Although research has consistently demonstrated that people prefer to purchase products and brands that represent their identity, relatively little research has examined how this identity relevance influences product usage. Drawing from work on intertemporal choice, the present work proposes a conceptual framework for the influence of identity on product usage. The authors theorize and demonstrate an identity conservation effect, in that consumers are less likely to use nondurable identity products compared to nonidentity products because the tradeoff between possession value and in-use value is larger for identity products. Six studies demonstrate the identity conservation effect and provide support for the value tradeoff framework through both mediation and theoretically supported moderation.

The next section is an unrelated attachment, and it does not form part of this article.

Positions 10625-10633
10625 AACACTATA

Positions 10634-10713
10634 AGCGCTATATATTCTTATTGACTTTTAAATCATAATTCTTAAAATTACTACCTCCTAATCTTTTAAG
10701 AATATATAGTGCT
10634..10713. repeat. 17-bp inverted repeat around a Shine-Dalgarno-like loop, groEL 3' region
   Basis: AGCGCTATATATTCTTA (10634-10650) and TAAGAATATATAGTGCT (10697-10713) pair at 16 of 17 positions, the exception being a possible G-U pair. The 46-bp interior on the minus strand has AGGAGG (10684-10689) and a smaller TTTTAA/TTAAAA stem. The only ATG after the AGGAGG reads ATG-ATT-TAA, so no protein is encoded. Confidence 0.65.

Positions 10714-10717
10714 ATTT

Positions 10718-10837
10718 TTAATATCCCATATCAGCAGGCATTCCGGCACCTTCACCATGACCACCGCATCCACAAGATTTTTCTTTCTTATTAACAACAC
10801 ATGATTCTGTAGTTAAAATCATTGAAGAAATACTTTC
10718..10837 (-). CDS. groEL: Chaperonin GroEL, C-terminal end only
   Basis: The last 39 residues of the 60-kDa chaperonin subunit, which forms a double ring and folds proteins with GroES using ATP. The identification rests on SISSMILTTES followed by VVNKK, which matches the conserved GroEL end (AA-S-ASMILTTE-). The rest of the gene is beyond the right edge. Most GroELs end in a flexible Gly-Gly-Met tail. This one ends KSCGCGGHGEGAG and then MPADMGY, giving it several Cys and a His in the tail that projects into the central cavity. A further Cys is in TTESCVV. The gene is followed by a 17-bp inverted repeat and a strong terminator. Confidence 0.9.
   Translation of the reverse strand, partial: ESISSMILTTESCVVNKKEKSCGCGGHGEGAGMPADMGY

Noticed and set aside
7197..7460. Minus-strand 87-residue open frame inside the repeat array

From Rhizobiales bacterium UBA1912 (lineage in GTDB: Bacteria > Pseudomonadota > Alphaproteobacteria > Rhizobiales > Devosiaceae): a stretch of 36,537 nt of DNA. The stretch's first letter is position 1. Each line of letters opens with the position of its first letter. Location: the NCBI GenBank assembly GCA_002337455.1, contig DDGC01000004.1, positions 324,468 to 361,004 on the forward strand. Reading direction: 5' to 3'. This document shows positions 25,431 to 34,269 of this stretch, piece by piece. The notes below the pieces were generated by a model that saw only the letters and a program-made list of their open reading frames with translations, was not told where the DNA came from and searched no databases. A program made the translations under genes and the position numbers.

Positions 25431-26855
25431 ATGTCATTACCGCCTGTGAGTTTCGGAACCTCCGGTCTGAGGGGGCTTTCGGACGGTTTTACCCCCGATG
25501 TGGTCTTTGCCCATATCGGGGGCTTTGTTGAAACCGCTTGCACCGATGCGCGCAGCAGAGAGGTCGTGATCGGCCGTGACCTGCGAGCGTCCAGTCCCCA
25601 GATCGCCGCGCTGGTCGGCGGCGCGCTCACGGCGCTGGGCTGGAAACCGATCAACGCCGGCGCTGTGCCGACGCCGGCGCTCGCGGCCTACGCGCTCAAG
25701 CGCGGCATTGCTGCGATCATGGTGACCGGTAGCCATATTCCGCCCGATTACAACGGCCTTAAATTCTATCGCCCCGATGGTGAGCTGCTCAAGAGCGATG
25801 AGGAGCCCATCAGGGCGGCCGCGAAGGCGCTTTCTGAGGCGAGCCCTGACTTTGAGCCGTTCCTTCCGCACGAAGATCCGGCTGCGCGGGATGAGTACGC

All Science Journal Classification (ASJC) codes
- Business and International Management
- Arts and Humanities (miscellaneous)
- Economics and Econometrics